PlayStation 3 to ship 2002
Sony exec hints at rapid evolution of Emotion Engine, PlayStation line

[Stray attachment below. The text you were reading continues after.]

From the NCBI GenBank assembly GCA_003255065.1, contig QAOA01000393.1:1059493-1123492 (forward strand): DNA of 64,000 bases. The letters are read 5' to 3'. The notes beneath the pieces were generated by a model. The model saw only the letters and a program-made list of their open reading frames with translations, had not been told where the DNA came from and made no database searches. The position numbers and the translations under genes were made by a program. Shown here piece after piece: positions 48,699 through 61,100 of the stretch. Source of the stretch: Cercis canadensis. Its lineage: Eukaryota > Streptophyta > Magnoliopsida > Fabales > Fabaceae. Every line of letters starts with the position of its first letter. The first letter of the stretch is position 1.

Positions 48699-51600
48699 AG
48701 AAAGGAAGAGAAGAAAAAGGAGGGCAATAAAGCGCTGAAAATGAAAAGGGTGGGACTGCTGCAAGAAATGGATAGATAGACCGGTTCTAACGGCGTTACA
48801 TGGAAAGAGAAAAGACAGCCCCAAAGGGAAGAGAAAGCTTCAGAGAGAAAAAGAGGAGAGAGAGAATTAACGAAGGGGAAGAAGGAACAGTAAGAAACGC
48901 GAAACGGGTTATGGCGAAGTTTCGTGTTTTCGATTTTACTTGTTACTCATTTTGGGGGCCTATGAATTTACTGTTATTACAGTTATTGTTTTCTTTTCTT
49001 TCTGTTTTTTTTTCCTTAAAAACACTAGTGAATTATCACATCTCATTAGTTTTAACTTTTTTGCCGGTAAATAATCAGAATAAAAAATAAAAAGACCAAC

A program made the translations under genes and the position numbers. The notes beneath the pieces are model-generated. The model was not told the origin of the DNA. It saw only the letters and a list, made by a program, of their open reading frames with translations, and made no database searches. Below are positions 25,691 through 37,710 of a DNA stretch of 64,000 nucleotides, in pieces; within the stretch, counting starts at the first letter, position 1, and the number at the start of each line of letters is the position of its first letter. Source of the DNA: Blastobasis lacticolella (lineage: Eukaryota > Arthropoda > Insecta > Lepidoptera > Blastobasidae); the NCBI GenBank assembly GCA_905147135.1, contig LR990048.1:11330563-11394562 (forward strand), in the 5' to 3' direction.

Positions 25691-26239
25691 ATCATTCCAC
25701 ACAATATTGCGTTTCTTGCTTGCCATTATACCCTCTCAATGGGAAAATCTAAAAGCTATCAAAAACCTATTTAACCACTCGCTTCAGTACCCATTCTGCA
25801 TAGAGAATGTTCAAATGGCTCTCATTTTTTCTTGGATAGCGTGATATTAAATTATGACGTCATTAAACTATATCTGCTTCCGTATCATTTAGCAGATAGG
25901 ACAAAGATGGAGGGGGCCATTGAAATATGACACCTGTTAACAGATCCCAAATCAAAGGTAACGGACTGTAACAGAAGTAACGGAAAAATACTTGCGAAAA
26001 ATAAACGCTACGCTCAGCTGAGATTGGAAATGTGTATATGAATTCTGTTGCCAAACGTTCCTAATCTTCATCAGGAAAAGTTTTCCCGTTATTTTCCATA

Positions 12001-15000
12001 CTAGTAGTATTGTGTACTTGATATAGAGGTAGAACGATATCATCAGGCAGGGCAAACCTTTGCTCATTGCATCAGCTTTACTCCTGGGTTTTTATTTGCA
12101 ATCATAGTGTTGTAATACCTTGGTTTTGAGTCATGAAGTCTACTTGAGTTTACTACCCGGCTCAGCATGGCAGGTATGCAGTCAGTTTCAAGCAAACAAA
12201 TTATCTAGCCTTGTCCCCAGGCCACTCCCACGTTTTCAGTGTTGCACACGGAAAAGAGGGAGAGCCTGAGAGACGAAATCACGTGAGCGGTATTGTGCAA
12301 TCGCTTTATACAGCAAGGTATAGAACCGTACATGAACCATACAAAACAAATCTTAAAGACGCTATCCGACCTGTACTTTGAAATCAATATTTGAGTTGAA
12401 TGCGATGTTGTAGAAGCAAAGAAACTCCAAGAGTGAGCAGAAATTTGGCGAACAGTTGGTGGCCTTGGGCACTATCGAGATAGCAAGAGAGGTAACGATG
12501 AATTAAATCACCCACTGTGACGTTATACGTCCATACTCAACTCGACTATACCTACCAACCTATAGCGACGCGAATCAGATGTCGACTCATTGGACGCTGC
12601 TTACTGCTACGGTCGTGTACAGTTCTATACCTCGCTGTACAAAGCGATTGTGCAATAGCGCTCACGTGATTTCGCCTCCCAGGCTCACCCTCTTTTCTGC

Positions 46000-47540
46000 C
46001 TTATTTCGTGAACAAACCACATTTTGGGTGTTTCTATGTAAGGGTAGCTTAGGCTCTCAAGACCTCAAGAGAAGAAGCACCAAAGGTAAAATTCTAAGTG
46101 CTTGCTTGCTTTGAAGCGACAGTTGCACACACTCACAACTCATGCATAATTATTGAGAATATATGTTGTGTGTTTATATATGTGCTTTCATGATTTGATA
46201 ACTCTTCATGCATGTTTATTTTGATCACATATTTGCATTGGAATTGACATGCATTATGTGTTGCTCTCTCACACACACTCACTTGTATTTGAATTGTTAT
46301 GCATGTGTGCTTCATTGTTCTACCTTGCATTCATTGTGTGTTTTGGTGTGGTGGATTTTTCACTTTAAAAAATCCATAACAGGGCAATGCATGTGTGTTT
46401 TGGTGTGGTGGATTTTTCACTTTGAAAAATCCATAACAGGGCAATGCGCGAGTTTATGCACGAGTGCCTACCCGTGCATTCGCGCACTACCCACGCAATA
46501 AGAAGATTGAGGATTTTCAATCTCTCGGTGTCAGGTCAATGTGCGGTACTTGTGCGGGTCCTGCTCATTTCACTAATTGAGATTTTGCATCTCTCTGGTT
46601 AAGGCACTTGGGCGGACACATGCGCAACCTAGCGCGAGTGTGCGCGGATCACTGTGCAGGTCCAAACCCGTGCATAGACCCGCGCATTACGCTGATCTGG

Head of Sony's PlayStation operation Ken Kutaragi today pledged to drive the technology behind the company's Emotion Engine processor line -- the heart of the upcoming PlayStation 2 -- way beyond that of Intel's Pentium family within the next six years. And he hinted at the rapid evolution of future versions of the PlayStation and its chip pushing its upgrade cycle into something more akin to that of the desktop PC. Right now, said Kutaragi, speaking at the autumn's Microprocessor Forum in San Jose, California, the latest Pentium III chip contains around 10 million transistors -- the same as the first Emotion Engine. Both are constructed using 0.18 micron processes, but as process technology pushes to 0.13 micron and beyond, Kutaragi claimed, the next two generations of Emotion Engine will eclipse Pentium's transistor count. Emotion Engine 2 is slated to appear in 2002 and will contain some 50 million transistors. Its successor, known by the ambiguous moniker Emotion Engine 3, will sport half a billion transistors shoehorned onto the die by a 0.1 micron process. Of course, the projected arrival of both chips suggests Sony is planning to update the PlayStation 2 rather more quickly than that machine will supplant the original PlayStation. The gap between PSX 1 and 2 is five years (1994 to 1999), but according to Kutaragi's presentation, the PlayStation 3 could appear in three years' time -- just two years after the debut of the PlayStation 2. The next-generation of Sony's Linux-based PlayStation development system is due in 2002, and it too appears geared to tie in with the release of the second version of Emotion Engine and PlayStation 3. Sony is describing the system not only as a video game development system but also as the basis for creating real-time digital entertainment content. Curiously, a second slide dates the PlayStation 2 launch to 1999, perhaps confirming the claim that Sony's original release date for the 128-bit console was the end of this year, and that the company was indeed forced to push the launch back three months to March 2000. As appealing as Sony's projections for the rapid evolution of the PlayStation are, getting a third generation out in 2002 seems optimistic. While the chip and hardware development programmes appear eminently achievable, it takes time to build up a user base for the current version, and that usually hinders the rapid release of new versions -- few people are willing to buy a platform that will not be supported in just a couple of years' time. Of course, Sony has an advantage here -- the PlayStation 2 will be the first games console to offer backwards compatibility. If future versions of the machine continue to offer that, users can ditch their hardware but retain their software investment, and that could easily persuade them to upgrade -- or at least to do so with less reluctance. Kutaragi reiterated Sony's broad plan to put the PlayStation 2 at the heart of digital home entertainment systems, ultimately as the medium through which digital music and movies are bought, downloaded and played, so if Sony can persuade buyers that the PlayStation 2 is more of a consumer electronics device than a computer, again that will make upgrades seem more attractive to the public. ® Related Stories Sony delays PlayStation 2 so kids can still sit tests Sony puts PlayStation 2 at heart of Net strategy
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